Just click on your city and see how many cases of coronavirus have been confirmed.
As of April 1, Woodland Hills has 25.
The new interactive maps from CSUN professors Steven Graves and Danielle Bram track the virus’ progress county by county and neighborhood by neighborhood (csungis.maps.arcgis.comn).
Using data from Johns Hopkin’s website, Graves and his students used geographic information system software to create the map because maps found online “didn’t really give me a sense of what was happening in my community at the county level.” He told Valley News Group, “I live locally and wanted to show what was going on locally.”
Graves, a geography professor, and his team are part of the Center for Geospatial Science and Technology at CSUN. The center is a group of teachers and former students who work full time to make maps and do analysis. It’s basically the research and contract wing of the geography department that has done health and medical geography studies in the valley as well.
“We’ve compared disparities from the east and west valley. Where toxic waste dumps are and asthma statistics for example,” Graves said.
“This is not a radical departure for us,” he said, about creating a map using statistics, “but it’s a crisis and it took a bit to figure out how to pull data from Johns Hopkins and LA Public Health and integrate it.”
“It’s one thing to report the numbers, but if there is no context, they really don’t mean anything,” Graves said, adding that reports of a couple hundred confirmed cases of COVID-19 in a county with a population in the millions mean something different than a dozen reported cases in a county with a population of less than 100,000. “Five hundred confirmed cases in a county of 10 million people translates to about five persons per 100,000 people, which is not great but better than a county of less than 100,000 people with 12 confirmed cases,” he said.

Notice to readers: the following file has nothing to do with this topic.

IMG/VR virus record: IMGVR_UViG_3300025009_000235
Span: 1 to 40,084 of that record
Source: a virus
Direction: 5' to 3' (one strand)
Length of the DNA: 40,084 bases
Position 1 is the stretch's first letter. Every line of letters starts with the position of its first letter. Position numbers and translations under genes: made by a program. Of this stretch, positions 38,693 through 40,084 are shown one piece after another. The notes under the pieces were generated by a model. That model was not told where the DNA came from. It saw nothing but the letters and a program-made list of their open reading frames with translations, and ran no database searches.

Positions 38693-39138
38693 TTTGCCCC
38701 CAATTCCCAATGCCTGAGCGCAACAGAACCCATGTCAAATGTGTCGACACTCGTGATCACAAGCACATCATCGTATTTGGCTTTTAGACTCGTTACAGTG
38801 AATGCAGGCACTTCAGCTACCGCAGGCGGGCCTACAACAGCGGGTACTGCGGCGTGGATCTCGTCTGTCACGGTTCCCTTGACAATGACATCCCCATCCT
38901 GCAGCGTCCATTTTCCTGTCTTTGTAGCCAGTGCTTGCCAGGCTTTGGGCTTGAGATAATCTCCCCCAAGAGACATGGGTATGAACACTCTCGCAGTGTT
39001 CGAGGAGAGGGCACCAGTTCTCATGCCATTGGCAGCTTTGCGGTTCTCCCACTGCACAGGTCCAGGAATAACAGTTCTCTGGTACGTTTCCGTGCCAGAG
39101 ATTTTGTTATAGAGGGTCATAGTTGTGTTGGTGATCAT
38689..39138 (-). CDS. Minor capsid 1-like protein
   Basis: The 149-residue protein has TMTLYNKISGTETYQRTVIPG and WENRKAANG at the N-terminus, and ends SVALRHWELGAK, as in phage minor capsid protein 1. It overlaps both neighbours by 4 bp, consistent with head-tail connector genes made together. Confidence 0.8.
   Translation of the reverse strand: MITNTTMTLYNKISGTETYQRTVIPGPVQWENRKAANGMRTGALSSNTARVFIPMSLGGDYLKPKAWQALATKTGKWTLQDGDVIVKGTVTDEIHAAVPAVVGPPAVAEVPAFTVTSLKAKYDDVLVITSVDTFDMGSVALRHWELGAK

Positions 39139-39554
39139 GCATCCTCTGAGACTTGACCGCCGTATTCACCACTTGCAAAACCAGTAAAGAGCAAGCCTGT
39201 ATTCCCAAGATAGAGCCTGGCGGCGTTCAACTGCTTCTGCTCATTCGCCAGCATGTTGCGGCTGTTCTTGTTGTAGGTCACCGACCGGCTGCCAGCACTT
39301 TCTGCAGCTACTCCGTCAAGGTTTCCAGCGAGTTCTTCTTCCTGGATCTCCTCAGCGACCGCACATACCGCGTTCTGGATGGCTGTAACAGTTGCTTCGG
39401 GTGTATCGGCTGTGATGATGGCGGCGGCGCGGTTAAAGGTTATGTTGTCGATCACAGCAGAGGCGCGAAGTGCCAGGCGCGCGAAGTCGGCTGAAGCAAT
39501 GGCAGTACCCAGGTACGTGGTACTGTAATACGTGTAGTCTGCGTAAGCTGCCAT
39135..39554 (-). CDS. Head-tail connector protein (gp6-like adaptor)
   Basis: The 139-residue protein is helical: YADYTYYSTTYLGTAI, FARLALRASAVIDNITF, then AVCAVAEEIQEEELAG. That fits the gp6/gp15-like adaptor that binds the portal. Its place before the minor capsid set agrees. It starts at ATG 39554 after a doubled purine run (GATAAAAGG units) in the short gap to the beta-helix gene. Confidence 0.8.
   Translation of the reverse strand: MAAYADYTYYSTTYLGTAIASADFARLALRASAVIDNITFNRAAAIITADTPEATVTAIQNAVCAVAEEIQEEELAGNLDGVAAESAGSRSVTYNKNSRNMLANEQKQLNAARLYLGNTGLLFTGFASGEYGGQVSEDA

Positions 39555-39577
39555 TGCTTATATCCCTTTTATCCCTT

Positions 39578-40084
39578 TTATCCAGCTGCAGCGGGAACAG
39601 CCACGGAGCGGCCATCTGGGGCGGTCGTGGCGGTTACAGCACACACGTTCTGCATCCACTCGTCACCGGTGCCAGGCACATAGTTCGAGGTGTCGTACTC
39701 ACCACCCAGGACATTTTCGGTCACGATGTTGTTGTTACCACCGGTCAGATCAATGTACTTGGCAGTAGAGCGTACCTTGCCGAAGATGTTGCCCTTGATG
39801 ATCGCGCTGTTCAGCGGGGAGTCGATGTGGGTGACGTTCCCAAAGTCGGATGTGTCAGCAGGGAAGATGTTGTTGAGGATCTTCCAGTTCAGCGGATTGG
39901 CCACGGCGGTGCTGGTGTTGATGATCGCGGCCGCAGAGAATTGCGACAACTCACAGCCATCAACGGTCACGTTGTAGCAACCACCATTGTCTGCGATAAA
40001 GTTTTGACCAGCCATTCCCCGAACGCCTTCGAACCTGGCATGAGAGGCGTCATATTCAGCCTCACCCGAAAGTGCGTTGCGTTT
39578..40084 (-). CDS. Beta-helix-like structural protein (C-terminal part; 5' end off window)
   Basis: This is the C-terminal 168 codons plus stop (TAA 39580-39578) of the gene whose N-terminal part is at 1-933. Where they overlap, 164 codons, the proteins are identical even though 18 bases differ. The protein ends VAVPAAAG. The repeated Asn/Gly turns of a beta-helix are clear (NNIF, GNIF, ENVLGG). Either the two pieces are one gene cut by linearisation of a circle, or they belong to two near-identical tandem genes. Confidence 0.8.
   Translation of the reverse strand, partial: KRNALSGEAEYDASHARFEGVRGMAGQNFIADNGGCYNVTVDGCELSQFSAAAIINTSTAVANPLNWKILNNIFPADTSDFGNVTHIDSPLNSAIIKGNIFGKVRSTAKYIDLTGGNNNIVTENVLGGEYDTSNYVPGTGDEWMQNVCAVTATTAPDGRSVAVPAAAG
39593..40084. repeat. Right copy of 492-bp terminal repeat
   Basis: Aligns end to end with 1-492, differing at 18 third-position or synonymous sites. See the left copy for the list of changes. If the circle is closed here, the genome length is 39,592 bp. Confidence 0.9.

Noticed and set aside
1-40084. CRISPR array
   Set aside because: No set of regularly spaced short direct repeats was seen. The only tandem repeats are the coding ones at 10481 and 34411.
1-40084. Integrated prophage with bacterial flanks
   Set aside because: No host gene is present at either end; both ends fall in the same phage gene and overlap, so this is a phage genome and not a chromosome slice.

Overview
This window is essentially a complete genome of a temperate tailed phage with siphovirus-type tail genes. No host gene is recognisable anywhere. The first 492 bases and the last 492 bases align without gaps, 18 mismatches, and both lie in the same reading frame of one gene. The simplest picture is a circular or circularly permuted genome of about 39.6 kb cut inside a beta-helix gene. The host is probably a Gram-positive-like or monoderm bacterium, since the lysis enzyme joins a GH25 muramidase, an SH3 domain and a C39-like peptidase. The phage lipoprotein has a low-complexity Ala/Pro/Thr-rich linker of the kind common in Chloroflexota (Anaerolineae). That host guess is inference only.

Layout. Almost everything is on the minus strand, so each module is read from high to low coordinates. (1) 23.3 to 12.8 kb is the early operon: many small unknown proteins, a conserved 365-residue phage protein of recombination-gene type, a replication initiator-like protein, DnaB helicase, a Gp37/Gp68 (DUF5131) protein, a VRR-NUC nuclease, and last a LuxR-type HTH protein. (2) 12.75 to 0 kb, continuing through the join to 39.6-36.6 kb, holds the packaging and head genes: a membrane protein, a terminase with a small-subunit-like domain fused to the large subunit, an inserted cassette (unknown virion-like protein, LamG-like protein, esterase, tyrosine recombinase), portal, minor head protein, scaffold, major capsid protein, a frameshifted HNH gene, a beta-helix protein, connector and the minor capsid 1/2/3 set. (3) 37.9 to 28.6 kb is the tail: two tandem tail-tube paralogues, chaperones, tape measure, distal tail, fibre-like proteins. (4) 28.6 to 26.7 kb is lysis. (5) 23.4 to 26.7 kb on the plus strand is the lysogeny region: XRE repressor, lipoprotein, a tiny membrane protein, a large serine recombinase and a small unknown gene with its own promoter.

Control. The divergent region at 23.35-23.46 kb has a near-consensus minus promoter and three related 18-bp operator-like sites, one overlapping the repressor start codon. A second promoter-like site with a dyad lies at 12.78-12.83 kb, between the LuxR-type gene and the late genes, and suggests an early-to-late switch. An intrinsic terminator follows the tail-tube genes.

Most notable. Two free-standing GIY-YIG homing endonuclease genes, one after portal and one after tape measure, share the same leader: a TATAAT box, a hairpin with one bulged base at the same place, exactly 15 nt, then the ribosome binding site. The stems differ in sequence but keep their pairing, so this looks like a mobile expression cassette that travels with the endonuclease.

“Places that have population density, a lot of tourism and international airports – places like New York, Los Angeles and San Francisco – are going to have high rates of the virus,” he continued. But some other places have far more cases than you would expect, given their characteristics. I think that’s important to see.”
By tracking the coronavirus’ progress by county, Graves is hoping the data will raise red flags in some areas, and identify other areas where it appears efforts to fight the virus’ spread are working. “We can learn from those places where the numbers appear to grow at a slower rate and share with those places that appear vulnerable,” he said.
“Right now, we have to take all of this with a grain of salt,” he continued. “We don’t really know how good the data tracking those with the coronavirus is. Everyone is doing the best they can. But once the rate at which people are being tested improves, then we will have a better picture of what is going on. Right now, our maps are creating a foundation on which we will eventually create a better picture of what is going on in the country, county by county.”
Graves said that even with all the analysis, the map was really created “largely for public consumption. The idea was to make it available to anybody.”
He added, “At CSUN we’re ahead of the curve on this – we really try here to give back to the public.”